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|Title:||Boron toxicity and tolerance in crop plants|
|Citation:||Crop improvement under adverse conditions, 2013 / Tuteja, N., Gill, S. (ed./s), Ch.15, pp.333-346|
|Publisher:||Springer New York|
|Robert J. Reid|
|Abstract:||Boron toxicity is a common problem for many crop plants, especially those growing on soil with high levels of boron and low rainfall. Boron is transported through the plant in the xylem and boron not absorbed by other tissues is deposited at the end of leaf veins where necrosis develops. Inhibition of growth occurs at much lowerconcentrations than those required to cause necrosis. The causes of boron toxicity are poorly understood, but most probably involve disruption of genetic processes, such as transcription and translation. A wide variation in tolerance to boron toxicity has been reported for different crop species but also for different cultivars of the same species. Most of our current understanding of mechanisms of tolerance to high boron levels has come from physiological and molecular studies on cereals. The dominant tolerance mechanism is mediated by active efflux of boron from roots, and the genes encoding the efflux transporters in wheat and barley have recently been identified. At least one other gene, unrelated to membrane transporters, has been shown to be able to alter the sensitivity of some plants to high levels of boron. Attempts to improve crop yields by exploiting these tolerance mechanisms, have largely been unsuccessful because boron-toxic soils often contain other stresses such as high salinity or low moisture content that are more limiting to growth.|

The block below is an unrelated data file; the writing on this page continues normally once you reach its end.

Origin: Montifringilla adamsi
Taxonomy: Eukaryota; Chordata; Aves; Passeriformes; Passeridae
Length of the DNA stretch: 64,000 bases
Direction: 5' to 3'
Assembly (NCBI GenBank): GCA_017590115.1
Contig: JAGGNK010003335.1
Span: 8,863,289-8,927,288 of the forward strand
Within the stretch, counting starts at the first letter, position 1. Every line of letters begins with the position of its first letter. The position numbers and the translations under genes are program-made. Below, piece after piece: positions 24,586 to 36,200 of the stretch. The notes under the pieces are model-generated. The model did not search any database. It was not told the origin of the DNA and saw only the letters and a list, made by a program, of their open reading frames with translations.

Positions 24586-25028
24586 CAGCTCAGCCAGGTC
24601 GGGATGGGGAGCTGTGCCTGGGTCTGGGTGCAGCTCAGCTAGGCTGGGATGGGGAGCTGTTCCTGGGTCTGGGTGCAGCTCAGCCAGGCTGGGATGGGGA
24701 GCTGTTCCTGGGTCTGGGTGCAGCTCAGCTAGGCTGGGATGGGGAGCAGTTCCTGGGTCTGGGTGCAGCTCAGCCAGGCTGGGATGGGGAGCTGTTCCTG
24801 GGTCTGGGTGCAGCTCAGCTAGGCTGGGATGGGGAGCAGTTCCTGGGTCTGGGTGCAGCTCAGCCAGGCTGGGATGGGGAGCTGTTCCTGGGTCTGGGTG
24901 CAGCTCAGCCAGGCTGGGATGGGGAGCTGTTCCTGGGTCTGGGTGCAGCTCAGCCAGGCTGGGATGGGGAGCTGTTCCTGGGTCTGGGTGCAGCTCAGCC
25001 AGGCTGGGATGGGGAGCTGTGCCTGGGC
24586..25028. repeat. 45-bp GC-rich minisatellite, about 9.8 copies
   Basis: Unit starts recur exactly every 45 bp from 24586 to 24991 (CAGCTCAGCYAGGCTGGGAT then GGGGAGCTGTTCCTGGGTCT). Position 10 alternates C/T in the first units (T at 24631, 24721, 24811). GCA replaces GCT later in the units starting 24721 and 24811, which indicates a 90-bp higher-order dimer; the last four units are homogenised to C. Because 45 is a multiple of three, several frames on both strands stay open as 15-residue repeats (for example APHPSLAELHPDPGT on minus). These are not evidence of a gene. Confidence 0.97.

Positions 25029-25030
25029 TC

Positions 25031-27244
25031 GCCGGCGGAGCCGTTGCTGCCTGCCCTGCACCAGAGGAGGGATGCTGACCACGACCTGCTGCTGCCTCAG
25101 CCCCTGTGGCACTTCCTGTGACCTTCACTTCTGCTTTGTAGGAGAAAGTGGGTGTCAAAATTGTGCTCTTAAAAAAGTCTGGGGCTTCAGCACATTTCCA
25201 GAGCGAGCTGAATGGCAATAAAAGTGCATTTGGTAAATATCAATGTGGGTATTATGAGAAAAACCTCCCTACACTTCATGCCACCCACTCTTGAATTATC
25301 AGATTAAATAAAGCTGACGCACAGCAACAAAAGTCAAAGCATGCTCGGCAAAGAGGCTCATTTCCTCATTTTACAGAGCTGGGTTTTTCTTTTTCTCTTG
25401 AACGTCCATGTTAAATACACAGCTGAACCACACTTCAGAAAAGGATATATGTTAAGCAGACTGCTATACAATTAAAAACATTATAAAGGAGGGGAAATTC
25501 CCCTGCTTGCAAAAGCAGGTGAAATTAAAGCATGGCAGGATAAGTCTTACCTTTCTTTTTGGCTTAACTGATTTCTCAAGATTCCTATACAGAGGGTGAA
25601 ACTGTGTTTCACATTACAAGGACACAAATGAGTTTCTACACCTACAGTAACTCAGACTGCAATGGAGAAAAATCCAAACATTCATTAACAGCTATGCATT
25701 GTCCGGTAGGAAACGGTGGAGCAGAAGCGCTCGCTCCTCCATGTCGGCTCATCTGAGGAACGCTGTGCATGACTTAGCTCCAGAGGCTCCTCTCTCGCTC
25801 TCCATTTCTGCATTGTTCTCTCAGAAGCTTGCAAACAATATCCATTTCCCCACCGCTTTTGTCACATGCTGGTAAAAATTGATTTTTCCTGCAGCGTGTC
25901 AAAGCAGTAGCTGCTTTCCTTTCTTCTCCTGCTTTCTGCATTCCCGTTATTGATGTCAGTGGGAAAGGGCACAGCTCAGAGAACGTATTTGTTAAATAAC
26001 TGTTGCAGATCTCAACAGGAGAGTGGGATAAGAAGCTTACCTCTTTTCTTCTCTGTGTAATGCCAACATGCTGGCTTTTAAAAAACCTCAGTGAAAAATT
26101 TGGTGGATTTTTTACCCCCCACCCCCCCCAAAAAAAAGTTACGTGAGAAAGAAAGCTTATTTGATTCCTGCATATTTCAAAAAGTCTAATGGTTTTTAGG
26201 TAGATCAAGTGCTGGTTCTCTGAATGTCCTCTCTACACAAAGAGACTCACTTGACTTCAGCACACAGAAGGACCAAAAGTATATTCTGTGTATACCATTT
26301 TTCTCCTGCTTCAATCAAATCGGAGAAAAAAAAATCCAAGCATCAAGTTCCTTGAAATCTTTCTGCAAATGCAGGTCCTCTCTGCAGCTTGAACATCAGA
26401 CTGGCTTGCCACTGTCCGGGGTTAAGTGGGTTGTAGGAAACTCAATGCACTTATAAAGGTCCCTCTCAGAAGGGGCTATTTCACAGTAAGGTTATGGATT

|Rights:||© Springer Science+Business Media New York 2013|
|Appears in Collections:||Aurora harvest 3|
Ecology, Evolution and Landscape Science publications
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